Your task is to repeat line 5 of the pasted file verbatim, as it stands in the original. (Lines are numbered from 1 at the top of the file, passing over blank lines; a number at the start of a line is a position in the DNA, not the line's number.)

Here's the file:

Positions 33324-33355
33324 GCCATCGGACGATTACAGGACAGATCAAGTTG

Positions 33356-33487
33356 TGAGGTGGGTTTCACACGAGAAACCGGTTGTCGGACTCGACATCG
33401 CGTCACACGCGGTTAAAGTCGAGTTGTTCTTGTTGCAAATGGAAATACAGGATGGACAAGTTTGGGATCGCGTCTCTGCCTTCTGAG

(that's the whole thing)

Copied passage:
33401 CGTCACACGCGGTTAAAGTCGAGTTGTTCTTGTTGCAAATGGAAATACAGGATGGACAAGTTTGGGATCGCGTCTCTGCCTTCTGAG